Thursday, March 23, 2017

Working Through a Mood

My youngest son, Kiefer, has a sunny personality. He charms everyone he meets with his precocious words delivered through his toothless lisp and slightly mischievous expression. His teachers report he's a joy to have in the classroom; his coaches nod in approval at his hard work and hustle and good attitude on a field or court.

But the past two afternoons when I've picked him up from school, he's been nothing like his usual self. He's been a storm cloud of a child, complaining of the after school snack, crying about being dragged to whatever activity we've got scheduled that day, and falling apart if one tiny thing goes awry. I think he's got a little cold, I think he's going through a growth spurt so is hungrier than usual, I think he's just five years old.

I'm not sure which day was worse--Tuesday or yesterday--but yesterday we at least came home after school. A nice treat in our baseball-filled schedule! But getting yesterday what he wanted on Tuesday did not soften or brighten Kiefer's mood. Nope. He was a total grumpus. He didn't want to paint with his siblings and neighbors. But when he finally did, and when his big sister accidentally touched him with the tip of her brush, he ran to his room in hysterics. He didn't want to go outside to play, nor did he want to do extra chores to earn money for a baseball backpack his big brother just bought for himself. He didn't want to play with the puppy or build with Legos. He didn't want to read books or do something with stickers.

It sure seemed all he wanted to do was bug the bejeezus out of me.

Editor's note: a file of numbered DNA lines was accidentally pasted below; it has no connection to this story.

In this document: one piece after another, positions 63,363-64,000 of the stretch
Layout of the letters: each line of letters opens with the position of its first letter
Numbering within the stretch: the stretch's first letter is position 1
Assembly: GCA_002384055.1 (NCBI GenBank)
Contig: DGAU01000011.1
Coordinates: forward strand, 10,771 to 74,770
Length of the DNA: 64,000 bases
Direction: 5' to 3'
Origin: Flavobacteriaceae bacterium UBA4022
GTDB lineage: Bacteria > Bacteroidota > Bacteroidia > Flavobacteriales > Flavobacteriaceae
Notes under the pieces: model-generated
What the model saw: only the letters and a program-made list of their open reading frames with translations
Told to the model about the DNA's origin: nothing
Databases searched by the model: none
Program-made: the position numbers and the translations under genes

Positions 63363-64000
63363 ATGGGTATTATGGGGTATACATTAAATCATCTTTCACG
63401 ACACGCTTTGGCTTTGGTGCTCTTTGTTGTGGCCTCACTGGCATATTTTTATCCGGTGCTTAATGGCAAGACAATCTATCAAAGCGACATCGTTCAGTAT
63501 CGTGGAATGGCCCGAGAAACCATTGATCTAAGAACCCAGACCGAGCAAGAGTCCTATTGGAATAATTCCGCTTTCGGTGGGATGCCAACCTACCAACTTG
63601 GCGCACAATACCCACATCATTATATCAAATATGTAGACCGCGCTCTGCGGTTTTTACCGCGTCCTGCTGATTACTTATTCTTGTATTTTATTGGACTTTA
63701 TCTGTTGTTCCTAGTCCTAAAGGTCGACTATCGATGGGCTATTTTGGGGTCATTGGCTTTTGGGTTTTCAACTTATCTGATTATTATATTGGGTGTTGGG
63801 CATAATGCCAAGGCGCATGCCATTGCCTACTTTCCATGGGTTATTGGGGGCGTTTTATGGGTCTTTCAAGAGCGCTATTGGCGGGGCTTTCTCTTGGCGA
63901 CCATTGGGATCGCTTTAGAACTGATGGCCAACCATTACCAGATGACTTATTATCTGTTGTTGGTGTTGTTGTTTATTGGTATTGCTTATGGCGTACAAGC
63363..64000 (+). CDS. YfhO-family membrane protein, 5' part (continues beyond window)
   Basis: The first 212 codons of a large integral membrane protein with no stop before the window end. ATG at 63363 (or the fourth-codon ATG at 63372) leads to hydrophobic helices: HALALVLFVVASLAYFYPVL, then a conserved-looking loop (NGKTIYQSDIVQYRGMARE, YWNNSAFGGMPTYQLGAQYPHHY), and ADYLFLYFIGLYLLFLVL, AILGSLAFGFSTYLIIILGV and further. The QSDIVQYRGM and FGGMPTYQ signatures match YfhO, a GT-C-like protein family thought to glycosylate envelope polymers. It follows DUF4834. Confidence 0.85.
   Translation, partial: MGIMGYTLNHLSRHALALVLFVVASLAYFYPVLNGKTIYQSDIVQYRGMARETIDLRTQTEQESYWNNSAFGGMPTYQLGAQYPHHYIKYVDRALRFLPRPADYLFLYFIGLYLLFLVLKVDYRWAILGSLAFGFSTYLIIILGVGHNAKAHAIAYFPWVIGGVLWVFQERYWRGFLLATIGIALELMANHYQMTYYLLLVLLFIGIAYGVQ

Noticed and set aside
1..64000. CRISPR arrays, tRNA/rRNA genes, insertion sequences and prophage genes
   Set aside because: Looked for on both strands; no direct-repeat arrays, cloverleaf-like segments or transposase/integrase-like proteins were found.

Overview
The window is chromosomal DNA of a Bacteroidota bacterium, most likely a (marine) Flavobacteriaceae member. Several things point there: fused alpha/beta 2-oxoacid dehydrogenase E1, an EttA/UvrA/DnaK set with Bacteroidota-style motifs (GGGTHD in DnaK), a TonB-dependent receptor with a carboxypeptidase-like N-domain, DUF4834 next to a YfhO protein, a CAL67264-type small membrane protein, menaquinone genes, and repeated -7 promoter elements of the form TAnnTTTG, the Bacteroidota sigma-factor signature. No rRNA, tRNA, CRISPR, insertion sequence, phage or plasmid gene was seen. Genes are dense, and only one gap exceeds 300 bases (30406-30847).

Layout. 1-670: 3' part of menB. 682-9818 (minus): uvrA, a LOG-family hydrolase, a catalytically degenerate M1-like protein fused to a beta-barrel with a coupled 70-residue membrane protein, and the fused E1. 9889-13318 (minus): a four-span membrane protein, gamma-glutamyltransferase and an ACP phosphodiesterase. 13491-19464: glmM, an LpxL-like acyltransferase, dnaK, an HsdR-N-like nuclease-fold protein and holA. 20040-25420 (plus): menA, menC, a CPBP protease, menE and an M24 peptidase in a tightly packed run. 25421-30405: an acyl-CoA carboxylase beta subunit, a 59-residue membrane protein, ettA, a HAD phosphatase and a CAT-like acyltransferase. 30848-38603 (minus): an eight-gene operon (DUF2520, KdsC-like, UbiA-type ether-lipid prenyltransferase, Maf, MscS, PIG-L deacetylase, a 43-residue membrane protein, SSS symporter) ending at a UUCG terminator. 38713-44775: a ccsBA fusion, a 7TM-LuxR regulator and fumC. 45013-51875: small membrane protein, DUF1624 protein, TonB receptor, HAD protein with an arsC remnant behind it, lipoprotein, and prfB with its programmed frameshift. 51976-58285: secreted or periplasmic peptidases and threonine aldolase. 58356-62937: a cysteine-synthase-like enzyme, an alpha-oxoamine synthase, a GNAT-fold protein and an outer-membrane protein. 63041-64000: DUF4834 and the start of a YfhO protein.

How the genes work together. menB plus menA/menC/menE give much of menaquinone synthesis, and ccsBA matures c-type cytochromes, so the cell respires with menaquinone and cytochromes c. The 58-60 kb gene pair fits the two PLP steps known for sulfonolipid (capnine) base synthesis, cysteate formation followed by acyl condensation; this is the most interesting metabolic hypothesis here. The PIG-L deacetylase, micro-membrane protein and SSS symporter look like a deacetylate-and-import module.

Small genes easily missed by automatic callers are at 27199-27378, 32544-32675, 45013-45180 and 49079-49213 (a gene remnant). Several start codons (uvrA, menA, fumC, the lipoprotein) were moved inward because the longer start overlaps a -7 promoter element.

But then I started making dinner. Out of my three helpful kids, Kiefer is the most helpful in kitchen. I showed him the balls of pasta dough I mixed earlier that were resting on the countertop. All by himself, he got out and clamped the pasta machine onto the counter and sprinkled flour over the dough balls.

We had six little rolled of pasta and he insisted on cranking out all of them. That means he cranked each of the rolls four different times, making the long strips of pasta thinner and thinner with each crank. The first run through the machine is seriously hard work, but he grunted "I can do it" as he cranked. And he could! He laughed at how long they became, marveled how one twisted itself inside the pasta machine and became "L-shaped," and loved sprinkling flour on each pasta after it was rolled out. I asked my daughter Lorelei to come take a picture of us, working together to make dinner:



By the time the pasta and accompanying meatballs were cooked, Kiefer was a different child. By doing something important. He and I watched humble dough balls transform into pasta and created a nourishing dinner for his family. This made something inside Kiefer relax a little, soften a bit.

There's some magic in every mother's kitchen, and there's no doubt in my mind that I witnessed some in mine last night. After an hour of grumpy, frustrated back-and-forth conversation between me and my son, we came together as a team to make food from scratch. And then, we sat down together and ate it.

4 comments:

  1. Love this slice. Sometimes our kids know what they need better than we do. Glad this worked out and you got a yummy dinner!

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  2. How very sweet - and what precious memories you are making! Most kids need to contribute in a meaningful manner and to be told they're appreciated for this! (My own kids loved when we got the pasta machine out! Great memories here, too.)

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  4. It's such a sweet sentiment that your son just needed to do something important that made him feel important. I'm noticing this grumpiness from A LOT of children right now. Your post made me feel like I should plan some things that are out of the ordinary to break up some of the bad moods. Great photo!

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